Keith Stenning: What is it to Know a Logic?
Lecture by Prof Keith Stenning (University of Edinburgh), organized by the Dpt of Theoretical Philosophy
The psychology of reasoning spent four decades denying that people had any mental access to classical logic, whilst serruptitiously using classical logic as a universal standard of reasoning, and producing theories of human reasoning processes which are essentially theorem provers for fragments of classical logic. Logicians, understandably, largely left them to it.
The field has now taken a lurch toward probability theory as the new universal basis for human reasoning. But what should have been the guiding question still remains: What is it to know a logic?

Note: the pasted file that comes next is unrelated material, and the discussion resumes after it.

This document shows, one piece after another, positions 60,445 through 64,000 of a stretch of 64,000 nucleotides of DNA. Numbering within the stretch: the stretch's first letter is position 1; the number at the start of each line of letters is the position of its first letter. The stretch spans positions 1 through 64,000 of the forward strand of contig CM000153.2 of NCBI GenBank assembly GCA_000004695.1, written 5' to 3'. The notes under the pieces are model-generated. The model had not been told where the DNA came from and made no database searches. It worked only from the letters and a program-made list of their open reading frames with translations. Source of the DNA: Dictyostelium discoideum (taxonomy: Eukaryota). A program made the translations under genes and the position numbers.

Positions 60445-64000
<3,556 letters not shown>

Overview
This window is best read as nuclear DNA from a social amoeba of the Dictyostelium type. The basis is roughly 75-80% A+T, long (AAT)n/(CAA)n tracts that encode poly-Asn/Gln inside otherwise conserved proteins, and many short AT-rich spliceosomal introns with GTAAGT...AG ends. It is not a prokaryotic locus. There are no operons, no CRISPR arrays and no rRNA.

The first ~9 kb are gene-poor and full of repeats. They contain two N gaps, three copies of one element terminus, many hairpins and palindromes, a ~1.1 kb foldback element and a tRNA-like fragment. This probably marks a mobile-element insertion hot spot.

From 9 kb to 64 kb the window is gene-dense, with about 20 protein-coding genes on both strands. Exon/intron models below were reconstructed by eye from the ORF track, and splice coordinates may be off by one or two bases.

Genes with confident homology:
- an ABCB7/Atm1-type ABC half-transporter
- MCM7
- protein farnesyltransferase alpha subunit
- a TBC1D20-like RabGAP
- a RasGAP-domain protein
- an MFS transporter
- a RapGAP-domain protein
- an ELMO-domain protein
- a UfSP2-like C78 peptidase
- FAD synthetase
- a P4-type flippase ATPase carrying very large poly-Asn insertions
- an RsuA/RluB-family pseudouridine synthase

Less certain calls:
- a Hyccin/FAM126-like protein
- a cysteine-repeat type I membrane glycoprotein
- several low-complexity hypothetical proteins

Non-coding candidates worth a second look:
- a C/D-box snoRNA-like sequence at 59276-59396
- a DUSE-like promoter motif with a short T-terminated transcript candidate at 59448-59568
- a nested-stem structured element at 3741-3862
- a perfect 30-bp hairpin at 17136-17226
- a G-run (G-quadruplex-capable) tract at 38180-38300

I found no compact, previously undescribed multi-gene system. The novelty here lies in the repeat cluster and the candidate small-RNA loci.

This talk explores the question and illustrates with some early results of experimental investigations into peoples' access to the consequence relation of the syllogism. The argument of the talk extends the argument of Stenning and Van Lambalgen 2008 that any satifactory cognitive theory of reasoning needs to assume access to multiple logics.
Wed 7 March, 15.15 - 17.00
Faculty of Philosophy Groningen
|Last modified:||30 October 2012 8.39 p.m.|